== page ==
Justyna FerchoMedical University of Gdansk, Poland
Title: Evaluation of Movement Restriction of Spinal Orthoses Using Inertial Measurement Units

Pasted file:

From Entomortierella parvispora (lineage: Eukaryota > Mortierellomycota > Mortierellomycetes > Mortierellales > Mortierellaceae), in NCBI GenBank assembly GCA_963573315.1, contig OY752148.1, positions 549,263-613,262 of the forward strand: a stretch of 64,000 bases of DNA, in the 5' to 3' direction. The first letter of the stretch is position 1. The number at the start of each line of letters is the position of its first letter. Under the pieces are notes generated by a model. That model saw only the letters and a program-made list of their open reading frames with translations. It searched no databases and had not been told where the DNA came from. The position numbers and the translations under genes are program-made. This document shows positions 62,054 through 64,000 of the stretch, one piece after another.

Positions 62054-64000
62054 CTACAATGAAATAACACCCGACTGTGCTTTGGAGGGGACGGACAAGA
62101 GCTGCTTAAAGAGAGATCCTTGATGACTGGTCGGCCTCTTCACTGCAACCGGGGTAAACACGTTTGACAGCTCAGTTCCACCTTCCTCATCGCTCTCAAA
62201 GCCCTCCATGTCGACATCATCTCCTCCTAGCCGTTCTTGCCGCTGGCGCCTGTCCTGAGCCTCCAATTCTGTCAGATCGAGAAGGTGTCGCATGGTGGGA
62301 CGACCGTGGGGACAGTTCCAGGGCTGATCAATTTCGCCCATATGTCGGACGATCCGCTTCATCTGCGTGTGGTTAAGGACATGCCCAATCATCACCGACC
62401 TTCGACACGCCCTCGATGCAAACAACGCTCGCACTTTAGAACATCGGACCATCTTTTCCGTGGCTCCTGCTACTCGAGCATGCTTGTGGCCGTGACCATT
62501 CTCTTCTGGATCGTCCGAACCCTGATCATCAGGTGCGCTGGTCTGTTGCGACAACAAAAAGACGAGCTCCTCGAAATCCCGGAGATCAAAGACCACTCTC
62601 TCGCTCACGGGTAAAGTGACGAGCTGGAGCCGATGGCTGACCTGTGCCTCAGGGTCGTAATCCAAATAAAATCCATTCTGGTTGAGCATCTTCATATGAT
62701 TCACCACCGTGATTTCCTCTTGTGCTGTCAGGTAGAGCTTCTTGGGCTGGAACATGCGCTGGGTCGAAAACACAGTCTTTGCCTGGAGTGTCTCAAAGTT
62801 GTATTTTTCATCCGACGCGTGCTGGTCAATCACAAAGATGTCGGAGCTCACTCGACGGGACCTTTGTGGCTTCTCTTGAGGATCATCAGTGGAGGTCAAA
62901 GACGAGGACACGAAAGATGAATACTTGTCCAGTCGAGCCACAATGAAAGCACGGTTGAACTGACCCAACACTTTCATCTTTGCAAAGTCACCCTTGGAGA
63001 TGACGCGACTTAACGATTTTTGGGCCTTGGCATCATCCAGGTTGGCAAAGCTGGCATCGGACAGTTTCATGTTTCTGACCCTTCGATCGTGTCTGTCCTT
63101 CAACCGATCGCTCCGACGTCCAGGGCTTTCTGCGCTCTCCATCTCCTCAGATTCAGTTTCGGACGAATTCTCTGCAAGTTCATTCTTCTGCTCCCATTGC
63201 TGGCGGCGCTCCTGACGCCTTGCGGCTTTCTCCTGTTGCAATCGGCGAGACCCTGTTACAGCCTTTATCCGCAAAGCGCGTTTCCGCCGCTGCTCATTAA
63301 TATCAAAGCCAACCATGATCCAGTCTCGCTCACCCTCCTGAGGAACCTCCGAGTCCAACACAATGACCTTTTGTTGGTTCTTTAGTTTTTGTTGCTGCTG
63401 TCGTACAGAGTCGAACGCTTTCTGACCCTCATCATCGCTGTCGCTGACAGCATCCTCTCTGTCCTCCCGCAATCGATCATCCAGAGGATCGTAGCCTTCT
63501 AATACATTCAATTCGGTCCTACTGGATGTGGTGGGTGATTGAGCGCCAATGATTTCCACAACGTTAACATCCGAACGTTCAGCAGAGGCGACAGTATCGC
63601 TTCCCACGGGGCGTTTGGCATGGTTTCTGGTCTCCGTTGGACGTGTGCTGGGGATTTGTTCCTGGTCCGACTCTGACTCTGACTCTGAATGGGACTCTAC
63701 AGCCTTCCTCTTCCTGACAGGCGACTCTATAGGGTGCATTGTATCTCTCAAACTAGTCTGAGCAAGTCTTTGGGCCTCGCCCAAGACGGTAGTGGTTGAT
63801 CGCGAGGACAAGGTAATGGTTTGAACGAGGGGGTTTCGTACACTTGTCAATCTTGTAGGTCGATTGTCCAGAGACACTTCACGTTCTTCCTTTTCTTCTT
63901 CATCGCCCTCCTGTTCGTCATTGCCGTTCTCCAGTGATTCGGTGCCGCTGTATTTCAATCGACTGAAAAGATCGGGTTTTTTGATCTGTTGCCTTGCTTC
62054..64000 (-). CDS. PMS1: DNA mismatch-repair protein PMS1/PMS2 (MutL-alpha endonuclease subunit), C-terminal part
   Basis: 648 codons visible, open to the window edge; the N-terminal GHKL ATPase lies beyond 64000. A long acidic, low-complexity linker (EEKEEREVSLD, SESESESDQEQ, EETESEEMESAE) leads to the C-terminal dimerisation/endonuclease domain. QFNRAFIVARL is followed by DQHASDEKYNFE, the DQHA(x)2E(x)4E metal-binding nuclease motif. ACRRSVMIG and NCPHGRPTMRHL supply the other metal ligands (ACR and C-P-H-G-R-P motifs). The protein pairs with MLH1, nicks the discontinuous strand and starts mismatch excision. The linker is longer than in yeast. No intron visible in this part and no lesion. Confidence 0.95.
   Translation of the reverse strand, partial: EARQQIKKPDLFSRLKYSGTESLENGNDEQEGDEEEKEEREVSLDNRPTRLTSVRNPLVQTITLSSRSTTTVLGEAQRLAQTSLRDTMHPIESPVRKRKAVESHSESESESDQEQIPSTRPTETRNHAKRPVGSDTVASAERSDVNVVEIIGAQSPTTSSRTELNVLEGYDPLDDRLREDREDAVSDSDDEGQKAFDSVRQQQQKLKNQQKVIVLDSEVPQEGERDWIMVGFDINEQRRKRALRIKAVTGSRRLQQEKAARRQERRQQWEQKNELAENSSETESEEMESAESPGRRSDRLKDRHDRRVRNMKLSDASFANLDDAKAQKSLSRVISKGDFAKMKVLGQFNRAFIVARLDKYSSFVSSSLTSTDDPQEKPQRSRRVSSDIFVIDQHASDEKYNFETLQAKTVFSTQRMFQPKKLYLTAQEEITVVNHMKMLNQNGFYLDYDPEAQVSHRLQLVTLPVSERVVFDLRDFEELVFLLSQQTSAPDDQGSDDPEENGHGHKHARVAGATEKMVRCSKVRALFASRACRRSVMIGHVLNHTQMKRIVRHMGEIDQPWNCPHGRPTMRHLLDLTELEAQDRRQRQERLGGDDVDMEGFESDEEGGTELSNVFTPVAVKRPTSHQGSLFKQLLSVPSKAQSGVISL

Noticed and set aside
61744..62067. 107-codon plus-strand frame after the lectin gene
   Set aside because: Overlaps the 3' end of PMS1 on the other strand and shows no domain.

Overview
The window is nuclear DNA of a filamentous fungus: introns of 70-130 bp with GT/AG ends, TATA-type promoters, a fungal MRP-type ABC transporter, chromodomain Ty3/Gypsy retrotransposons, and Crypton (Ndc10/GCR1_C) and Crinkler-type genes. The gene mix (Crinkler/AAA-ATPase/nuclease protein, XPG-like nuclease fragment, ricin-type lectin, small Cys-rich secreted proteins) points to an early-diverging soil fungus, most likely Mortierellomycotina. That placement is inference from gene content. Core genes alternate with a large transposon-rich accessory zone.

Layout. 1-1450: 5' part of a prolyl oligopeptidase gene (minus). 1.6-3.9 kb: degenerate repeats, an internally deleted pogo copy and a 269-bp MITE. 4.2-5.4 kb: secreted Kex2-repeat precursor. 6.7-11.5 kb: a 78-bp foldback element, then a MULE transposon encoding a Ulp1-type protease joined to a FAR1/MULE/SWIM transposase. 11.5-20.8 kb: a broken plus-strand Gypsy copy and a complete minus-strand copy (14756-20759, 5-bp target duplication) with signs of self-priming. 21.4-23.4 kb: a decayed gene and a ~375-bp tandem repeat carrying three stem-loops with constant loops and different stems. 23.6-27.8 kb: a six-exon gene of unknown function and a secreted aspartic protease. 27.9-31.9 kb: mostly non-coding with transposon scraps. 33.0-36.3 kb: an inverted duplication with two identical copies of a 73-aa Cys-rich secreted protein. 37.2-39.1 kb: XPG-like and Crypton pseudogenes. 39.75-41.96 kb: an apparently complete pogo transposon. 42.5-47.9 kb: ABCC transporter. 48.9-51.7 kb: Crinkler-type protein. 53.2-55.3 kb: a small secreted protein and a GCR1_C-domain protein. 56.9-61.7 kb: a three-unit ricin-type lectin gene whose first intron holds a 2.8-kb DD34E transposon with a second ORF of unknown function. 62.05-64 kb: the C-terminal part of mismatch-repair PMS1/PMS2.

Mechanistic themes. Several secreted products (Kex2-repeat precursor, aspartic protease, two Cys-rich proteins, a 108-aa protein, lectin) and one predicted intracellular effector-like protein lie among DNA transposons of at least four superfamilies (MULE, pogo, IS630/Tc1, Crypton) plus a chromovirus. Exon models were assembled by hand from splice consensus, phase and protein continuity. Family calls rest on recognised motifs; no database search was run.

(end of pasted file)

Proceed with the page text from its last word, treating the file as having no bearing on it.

Despite the frequent use of orthopedic braces or spine stabilizers in diseases such as kyphosis, lordosis, and scoliosis, as well as in the case of injuries and rehabilitation after surgeries, there is no clear evidence of their proper stabilization of the spine while carrying out daily activities. This study sought to assess the spine’s mobility while wearing three different orthopedic braces while performing basic tasks. Ten healthy subjects were enrolled. Three Inertial Measurement Units (IMUs) were attached superficially along the spine at approximate levels: cervical (C7), between thoracic (T8) and lumbar (L3), and sacrum. The angle between sensors was monitored to provide data on the sagittal profile. In addition, the displacement of the spine’s longitudinal axis was measured (rotation). There are three types of orthopedic braces: the semi-rigid Hohmann corset, the Jewett brace, and the Thoracolumbar Fixed Spinal Orthosis (TLSO). Four tasks were monitored: standing, sitting, walking, and picking up an item from the floor with one hand. All braces provided a similar level of stability in both the sagittal plane and rotational axis while lifting an object. On the other hand, while walking and sitting, the TLSO was the only orthosis providing a statistically significant rigidity in the sagittal plane. When performing a more voluntary task, the measured rigidity of softer braces was significantly increased when compared with more involuntary tasks. A certain degree of motion restriction with spinal orthoses may come from the feedback pressure, which stimulates paraspinal muscles to contract and thus increases the overall rigidity of the trunk.